Shortly after President Joe Biden laid flowers at a memorial for the dead in the days following the racist attack that claimed the lives of 10 black people at a Buffalo supermarket, Robert Scott, who frequents the store for years, has spoken with other mourners.
He said alleged shooter Payton Gendron took more than just a neighborhood supermarket.
“He’s an amazing man,” Scott said. “Like my brother just said, it’s literally like a safe place for us.”
Now he said he felt like there were no more safe places in the city for black people.
“I don’t know,” Scott said. “It just created a different awareness.”
When the accused gunman chose the Jefferson Avenue Tops supermarket as the site of his massacre, he did more than terrorize a neighborhood, a city and an entire nation. He desecrated a sacred space in the heart of Black Buffalo.
He targeted the supermarket because it was one of the blackest ZIP codes within driving distance of his home in the South, according to reports describing online postings of accounts allegedly controlled by the accused killer.
Buffalo metro area ranked sixth most segregated city in nation, 2018 study finds report of the local think tank the Partnership for the Public Good.
It’s unclear if he also knew he was hitting a symbol of resilience, a symbol of community and a place where important connections were made in the city’s predominantly black neighborhood.
The supermarket was important to residents for all the usual reasons. It was a place to feed, certainly. But it was also a place to meet friends and neighbors, a place to sell raffle tickets for youth sports, a place to find a job.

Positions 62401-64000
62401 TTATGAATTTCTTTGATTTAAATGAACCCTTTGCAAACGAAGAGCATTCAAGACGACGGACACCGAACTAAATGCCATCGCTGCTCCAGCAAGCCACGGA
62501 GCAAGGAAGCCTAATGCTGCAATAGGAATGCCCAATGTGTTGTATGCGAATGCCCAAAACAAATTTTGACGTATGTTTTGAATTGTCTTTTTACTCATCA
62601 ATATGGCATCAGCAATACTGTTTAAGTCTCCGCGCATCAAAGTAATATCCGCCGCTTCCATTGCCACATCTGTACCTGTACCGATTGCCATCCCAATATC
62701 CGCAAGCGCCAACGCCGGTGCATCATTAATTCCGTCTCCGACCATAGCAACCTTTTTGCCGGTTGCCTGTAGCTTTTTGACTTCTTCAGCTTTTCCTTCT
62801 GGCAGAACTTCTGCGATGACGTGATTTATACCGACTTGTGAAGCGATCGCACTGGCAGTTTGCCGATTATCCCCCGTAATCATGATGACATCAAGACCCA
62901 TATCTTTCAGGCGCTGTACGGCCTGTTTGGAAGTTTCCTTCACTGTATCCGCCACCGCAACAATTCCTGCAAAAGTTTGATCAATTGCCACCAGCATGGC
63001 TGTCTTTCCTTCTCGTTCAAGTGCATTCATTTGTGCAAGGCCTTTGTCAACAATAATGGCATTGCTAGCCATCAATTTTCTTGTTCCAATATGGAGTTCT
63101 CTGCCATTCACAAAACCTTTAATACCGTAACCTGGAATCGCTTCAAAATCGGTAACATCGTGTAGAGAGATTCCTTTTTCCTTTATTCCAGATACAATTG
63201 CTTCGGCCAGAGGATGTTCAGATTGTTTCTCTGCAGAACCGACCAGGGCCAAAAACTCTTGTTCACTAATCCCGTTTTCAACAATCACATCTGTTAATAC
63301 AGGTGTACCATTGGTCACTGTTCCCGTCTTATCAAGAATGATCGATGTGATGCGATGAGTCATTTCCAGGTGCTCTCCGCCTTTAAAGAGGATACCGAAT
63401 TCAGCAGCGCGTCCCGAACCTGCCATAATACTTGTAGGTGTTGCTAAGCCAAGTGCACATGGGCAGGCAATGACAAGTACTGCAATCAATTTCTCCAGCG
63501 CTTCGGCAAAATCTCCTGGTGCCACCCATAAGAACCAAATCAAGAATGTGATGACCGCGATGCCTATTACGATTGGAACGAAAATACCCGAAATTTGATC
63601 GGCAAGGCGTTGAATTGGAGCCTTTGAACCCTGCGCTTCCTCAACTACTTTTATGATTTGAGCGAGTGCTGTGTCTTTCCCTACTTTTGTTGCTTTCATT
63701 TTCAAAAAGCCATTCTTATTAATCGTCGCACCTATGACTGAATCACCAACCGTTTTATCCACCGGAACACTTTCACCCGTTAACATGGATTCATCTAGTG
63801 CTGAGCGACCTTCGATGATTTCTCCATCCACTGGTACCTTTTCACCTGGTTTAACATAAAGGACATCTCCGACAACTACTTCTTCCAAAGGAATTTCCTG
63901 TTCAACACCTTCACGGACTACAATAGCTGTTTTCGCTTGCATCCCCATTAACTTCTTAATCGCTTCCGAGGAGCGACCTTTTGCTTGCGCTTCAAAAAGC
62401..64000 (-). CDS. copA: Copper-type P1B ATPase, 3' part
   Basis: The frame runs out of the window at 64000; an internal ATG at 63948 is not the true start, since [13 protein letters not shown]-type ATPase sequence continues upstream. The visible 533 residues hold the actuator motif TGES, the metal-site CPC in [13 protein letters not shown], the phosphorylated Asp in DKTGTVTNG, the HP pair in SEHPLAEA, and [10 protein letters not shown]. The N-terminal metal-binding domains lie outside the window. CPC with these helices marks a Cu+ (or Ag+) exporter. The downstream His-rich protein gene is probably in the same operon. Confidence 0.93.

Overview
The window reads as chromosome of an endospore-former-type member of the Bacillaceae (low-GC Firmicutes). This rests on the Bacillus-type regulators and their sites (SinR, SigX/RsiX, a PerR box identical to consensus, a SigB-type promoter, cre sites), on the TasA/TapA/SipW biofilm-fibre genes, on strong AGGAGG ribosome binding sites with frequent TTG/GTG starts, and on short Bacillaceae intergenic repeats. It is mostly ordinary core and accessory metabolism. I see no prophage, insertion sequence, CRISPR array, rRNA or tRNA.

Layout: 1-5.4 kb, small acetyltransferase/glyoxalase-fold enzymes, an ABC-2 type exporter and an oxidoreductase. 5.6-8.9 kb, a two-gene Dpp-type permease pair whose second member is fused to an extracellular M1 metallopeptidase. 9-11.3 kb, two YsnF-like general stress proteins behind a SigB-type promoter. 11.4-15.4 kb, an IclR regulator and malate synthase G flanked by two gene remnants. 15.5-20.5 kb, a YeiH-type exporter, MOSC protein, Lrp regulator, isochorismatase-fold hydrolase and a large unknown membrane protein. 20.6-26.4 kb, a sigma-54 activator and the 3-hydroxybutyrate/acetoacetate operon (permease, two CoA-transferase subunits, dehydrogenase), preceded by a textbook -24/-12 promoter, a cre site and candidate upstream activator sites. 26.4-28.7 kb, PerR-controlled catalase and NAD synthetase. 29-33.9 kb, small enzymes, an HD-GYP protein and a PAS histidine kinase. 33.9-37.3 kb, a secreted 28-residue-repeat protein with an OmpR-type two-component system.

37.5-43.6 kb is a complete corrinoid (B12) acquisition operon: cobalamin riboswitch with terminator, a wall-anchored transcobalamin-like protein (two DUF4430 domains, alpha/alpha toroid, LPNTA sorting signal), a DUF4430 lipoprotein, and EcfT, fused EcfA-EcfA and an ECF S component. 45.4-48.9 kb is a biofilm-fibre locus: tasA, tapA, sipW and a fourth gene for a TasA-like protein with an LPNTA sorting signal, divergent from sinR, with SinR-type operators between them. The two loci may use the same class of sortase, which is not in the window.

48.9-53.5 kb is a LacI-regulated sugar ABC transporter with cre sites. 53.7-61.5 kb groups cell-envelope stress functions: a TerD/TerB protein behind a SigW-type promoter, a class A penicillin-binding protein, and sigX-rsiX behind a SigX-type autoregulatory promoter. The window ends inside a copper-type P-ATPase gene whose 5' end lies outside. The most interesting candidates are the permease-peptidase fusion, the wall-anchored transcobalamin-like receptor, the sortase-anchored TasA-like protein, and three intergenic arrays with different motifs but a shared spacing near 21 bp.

It was also a symbol of the efforts made by so many people in Black Buffalo to overcome the additional obstacles faced by residents of this highly segregated city. Tops has become the only full-service supermarket east of Main Street serving many of the most poor neighborhoods in one of poorest cities in the country when he opened in 2003.
Henry Louis Taylor, a professor of urban planning at the University at Buffalo who studied racial and economic segregation in the city for decades, said many landmark decisions — the construction of a freeway through the city’s most important middle-class black neighborhood and decades of housing discrimination — helped create the conditions that made the supermarket a target.
“Jefferson Avenue, between Best and Ferry (streets), is the most important street in Black Buffalo,” Taylor said. “It’s the heart and soul of Black Buffalo. And Tops is one of our most important symbols, because it’s a wrestling win. It’s not just a grocery store. We fought, we fought, we fought to get this grocery store.
Yet for many who work on the issues caused by segregation in these neighborhoods, it has been difficult to see the East Side shown only through the prism of segregation as local and national media descend on an area that had not always been fully covered by the press – and often covered by the prism of crime reporting.
In an interview last week, Assembly Majority Leader Crystal Peoples-Stokes likened the grocery store to a barbershop or barbershop, a place for community gathering and sharing of knowledge.